- A new study finds that about 50 percent of people hospitalized with severe COVID-19 have evidence of heart damage.
- Researchers investigated patients with COVID-19 who were discharged from care until June 2020 from six U.K.-based hospitals. The study examined 148 patients.
publishedlast July found people who experienced a mild form of COVID-19 might develop heart issues.
All data and statistics are based on publicly available data at the time of publication. Some information may be out of date.
Millions of people in the United States have contracted SARS-CoV-2, the virus that causes COVID 19, with many returning to full health within weeks of falling ill. But for some patients, the after-effects of the disease can cause long-term health issues.
A new study finds that about 50 percent of people hospitalized with severe COVID-19 will show evidence of heart damage — even months after recovering from the disease.
Patients with abnormal troponin levels were offered an MRI scan of their heart after discharge. The results were compared to those from a control group of patients who did not have COVID-19 and from an additional 40 healthy volunteers.
Researchers investigated patients with COVID-19 who were discharged from care until June 2020 from six U.K.-based hospitals.
The study examined 148 people and is the largest one to investigate recuperating patients with COVID-19 who have elevated troponin levels. Elevated troponin indicates possible heart problems.
“Troponin is basically a measure of heart muscle damage,” Dr. Andrew M. Freeman, a cardiologist at National Jewish Health in Colorado, told Healthline. “So when heart muscle dies, like during a heart attack or marked inflammation, and for whatever reason, the heart muscle cells actually burst, they release an enzyme called troponin.”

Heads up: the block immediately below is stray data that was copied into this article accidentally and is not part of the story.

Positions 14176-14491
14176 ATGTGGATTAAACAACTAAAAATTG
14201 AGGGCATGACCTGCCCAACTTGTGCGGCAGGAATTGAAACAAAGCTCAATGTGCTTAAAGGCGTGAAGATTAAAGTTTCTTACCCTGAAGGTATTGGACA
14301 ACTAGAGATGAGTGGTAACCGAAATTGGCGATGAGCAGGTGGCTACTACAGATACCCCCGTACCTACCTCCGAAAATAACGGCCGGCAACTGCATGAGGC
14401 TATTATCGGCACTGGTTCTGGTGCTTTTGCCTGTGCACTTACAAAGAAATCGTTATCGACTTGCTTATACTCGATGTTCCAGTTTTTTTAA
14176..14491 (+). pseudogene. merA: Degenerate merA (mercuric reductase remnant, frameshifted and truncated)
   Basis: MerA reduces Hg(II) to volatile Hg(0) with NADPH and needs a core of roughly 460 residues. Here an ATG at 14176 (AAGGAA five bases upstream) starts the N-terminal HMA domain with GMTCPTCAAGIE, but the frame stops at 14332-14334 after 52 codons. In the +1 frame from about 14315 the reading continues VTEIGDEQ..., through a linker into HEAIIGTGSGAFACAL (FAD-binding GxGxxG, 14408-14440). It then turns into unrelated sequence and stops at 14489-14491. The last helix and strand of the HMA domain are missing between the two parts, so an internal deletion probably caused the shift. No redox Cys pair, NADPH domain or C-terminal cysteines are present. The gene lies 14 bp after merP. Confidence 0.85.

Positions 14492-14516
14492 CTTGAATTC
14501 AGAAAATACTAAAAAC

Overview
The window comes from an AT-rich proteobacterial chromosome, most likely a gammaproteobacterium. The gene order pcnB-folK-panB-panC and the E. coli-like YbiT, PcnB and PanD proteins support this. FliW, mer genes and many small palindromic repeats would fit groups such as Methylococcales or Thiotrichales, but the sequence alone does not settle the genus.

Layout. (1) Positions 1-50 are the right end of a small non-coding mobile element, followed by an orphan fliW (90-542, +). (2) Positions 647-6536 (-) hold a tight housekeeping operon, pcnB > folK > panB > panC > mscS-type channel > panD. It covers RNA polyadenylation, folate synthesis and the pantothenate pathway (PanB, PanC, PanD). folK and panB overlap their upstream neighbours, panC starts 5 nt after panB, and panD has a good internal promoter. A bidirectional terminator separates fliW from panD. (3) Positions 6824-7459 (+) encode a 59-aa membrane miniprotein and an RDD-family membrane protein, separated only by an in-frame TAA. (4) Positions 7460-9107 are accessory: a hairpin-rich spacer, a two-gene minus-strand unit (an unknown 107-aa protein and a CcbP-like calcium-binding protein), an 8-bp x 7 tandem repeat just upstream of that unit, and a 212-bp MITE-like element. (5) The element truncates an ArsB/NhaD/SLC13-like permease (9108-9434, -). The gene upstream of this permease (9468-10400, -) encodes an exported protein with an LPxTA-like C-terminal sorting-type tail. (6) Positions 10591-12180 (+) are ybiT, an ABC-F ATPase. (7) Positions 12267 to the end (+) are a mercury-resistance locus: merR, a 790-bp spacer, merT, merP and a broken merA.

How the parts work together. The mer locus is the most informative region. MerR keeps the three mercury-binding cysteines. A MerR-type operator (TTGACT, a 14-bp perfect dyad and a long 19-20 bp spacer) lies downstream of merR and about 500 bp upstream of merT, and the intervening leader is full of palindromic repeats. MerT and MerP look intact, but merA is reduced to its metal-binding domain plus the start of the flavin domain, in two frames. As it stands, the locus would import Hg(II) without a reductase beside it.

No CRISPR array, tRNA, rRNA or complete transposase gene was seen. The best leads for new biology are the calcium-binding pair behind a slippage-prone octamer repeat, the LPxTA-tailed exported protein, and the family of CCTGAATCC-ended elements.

Freeman explained that when someone comes to the emergency room with chest pains, the hospital staff will often test their blood for troponin to see if there was a heart attack or heart muscle damage.
“Raised troponin levels are associated with worse outcomes in COVID-19 patients,” Dr. Marianna Fontana, co-lead researcher of the study and professor of cardiology at University College London, said in a statement.
During severe COVID-19 disease, the heart may be directly affected, Fontana said.
“Unpicking how the heart can become damaged is difficult,” she continued. “But MRI scans of the heart can identify different patterns of injury, which may enable us to make more accurate diagnoses and to target treatments more effectively.”
Researchers in the study used cardiac MRI to examine the hearts of 100 German nationals who recovered from COVID-19.
Of those participants, 78 showed heart issues, and 60 had ongoing heart muscle inflammation.
According to the study, the findings were independent of the length of time after an original diagnosis, pre-existing conditions, or the disease’s severity and overall course.